11. #11
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    Our protocols require us to drive no more than 10mph over posted limits. We have to stop at all red lights/stop signs and be sure the lanes are clear before driving through the intersection. I realize that to save lives we must respond ASAP but we also have a responsibility to drive as safely as possible doing it. I'm not condemning the EMT; God forbid one of us be in the same situation; merely suggesting that some policies need to be changed to prevent something like this happening again.
    Where are we going, and why am I in this hand-basket?

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    Default More Thoughts

    After taking another driving class (Yes, I may be the Guru for my Department, but I still take classes), some very interesting points were brought up. With much of this discussion on this topic I thought I would share some of the ideas.

    Usually the courts will judge the actions of an emergency vehicle operator based on two primary questions :

    1 - Was the emergency vehicle responding to a TRUE emergency?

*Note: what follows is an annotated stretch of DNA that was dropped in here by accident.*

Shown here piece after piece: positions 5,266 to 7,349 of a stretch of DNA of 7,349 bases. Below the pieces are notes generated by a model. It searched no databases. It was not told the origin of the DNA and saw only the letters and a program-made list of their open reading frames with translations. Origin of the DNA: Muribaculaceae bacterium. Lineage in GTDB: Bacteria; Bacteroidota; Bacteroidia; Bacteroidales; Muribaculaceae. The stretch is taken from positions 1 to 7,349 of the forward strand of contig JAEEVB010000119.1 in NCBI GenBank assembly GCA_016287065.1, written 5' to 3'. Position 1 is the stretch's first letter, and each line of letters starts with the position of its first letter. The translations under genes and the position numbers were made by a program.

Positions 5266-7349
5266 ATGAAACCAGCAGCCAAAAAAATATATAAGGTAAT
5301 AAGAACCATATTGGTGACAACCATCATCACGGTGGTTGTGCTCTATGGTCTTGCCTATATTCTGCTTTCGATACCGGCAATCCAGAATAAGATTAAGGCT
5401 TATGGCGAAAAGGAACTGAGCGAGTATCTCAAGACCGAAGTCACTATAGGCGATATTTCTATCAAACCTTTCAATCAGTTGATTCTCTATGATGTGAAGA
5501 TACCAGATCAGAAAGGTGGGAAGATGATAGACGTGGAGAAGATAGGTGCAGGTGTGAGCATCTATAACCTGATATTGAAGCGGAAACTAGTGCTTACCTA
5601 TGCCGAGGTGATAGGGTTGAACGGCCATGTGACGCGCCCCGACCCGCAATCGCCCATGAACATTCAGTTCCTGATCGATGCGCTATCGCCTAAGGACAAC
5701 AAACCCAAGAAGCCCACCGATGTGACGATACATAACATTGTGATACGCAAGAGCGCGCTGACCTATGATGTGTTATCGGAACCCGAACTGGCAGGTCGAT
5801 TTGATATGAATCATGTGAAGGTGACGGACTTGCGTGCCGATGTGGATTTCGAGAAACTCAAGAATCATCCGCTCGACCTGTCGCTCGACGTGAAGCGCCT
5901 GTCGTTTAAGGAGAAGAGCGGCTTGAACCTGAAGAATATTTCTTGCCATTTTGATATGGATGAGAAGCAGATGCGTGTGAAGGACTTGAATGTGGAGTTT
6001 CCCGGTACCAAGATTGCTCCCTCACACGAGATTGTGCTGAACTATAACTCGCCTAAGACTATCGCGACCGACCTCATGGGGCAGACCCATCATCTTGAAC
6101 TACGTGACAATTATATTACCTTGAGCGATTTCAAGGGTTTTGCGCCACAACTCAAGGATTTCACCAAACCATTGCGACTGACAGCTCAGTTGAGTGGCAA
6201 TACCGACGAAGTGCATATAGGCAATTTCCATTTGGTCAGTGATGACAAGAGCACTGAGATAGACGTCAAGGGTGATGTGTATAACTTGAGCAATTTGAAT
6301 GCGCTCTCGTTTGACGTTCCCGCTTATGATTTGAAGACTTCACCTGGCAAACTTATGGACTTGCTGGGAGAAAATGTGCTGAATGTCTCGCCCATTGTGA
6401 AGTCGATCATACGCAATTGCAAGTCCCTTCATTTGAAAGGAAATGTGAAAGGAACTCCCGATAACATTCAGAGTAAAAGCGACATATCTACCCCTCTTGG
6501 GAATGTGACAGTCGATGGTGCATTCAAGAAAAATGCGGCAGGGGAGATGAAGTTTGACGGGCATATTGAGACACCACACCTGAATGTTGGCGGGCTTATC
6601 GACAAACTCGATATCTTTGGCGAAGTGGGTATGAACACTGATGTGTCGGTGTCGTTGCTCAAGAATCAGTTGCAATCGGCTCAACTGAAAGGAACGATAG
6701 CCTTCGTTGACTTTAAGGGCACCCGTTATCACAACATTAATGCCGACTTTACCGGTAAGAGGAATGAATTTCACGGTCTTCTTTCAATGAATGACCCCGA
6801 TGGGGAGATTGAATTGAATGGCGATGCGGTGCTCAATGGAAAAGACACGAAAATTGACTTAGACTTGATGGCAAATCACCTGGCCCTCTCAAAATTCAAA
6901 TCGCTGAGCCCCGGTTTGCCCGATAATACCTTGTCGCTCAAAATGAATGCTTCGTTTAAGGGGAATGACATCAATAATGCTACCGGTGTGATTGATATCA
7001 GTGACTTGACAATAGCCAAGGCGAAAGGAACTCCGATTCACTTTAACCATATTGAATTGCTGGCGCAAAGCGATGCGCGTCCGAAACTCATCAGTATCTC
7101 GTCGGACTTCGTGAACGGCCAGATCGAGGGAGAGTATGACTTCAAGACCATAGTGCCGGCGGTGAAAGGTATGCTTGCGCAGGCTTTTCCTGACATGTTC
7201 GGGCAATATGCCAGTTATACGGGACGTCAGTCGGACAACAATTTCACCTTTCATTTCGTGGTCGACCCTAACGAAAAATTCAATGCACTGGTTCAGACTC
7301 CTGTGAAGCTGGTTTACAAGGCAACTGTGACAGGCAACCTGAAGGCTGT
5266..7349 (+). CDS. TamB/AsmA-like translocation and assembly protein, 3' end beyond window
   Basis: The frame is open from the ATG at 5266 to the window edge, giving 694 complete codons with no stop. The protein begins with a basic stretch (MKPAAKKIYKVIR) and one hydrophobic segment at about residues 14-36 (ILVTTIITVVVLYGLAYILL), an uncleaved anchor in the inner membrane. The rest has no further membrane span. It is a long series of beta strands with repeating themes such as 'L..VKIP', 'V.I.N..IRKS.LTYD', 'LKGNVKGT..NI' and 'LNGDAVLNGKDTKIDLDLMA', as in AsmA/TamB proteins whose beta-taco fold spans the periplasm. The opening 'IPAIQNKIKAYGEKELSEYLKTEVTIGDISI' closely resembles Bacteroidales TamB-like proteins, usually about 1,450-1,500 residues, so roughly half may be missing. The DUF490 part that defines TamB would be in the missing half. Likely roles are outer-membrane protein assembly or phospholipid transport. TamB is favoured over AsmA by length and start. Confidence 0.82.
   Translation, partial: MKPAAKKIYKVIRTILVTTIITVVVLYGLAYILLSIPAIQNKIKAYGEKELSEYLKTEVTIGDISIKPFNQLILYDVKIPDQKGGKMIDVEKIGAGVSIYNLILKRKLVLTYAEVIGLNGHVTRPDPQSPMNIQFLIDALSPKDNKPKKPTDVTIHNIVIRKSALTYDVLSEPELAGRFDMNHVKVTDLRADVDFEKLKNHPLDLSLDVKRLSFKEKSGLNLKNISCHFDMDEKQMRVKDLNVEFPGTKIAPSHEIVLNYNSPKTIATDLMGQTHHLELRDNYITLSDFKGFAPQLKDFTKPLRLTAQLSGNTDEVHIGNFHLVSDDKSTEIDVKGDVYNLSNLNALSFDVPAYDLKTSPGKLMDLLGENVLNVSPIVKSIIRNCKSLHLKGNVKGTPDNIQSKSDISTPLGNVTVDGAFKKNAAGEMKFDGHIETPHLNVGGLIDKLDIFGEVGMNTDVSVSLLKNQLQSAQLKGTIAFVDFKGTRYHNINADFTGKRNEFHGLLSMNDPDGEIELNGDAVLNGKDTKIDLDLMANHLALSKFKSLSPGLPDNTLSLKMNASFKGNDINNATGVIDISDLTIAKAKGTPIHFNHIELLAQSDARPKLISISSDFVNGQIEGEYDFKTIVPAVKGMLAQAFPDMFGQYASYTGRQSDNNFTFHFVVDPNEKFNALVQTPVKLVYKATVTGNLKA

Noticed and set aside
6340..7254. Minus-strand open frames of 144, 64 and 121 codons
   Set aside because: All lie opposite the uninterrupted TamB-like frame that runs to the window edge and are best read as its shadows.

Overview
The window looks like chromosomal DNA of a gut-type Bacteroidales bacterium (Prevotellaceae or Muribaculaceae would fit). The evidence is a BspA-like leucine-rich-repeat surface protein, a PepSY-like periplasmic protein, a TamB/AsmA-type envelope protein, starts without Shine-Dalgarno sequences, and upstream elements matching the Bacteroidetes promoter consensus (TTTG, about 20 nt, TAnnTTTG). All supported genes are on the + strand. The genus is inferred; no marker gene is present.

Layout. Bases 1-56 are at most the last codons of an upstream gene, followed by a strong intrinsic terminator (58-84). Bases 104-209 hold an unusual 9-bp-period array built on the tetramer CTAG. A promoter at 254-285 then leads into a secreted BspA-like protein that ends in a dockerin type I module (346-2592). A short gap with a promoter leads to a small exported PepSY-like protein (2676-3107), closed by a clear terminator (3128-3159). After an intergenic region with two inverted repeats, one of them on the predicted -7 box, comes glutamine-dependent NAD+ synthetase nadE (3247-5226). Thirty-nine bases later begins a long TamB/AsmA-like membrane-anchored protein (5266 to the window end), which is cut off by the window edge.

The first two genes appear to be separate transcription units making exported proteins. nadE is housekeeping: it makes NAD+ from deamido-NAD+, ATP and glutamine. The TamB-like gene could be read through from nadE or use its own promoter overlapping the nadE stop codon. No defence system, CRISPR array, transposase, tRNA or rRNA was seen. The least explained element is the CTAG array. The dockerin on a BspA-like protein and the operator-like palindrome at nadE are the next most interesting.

2 - Did the emergency vehicle driver exercise DUE REGARD for the safety of others?

    And there is a third statement that was repeated -- "If you (the emergency vehicle) were not there to begin with, the accident would not have happened."

    So what is a TRUE EMERGENCY -- A situation in which there is a HIGH PROBABLY of death or serious injury to an individual or significant property loss. -- But what if it turns out to be a false alarm, how are we to know until we get there? That has not mattered in past cases, so drive as cautiously as you can.

    Also, all those exemptions many of the vehicle codes offer us as emergency vehicle operators, are thrown out the door when an accident occurs. It should read "As an emergency vehicle operator, you are exempt from certain laws until something happens, then you are on your own."

    So drive as if your life, your family lives, and the lives of others depends upon your driving, because they do.

    TheWeave.
    LACoFD.

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    Just an observation from my driving experiances.

    Has anyone else noticed the guy on the motorcycle is the
    last one to see or hear you.

    Have been riding pass. and seen many times a motorcycle has
    almost been hit when we were turning off our street onto another.

  14. #14
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    Yes, I have noticed it... from both sides of the handlebars. A motorcycle rider has less external visual and audible keys than a vehicle motorist. The helmet and road noise block out most sound and the mirrors are small and rarely reflect anything unless glanced at. The only way I realise an ambulance following me is from the lights reflecting off my surroundings. It's very rare that I actually hear one coming unless I'm already stopped. I always keep this in mind when I run code (or just driving/riding in general).
    Where are we going, and why am I in this hand-basket?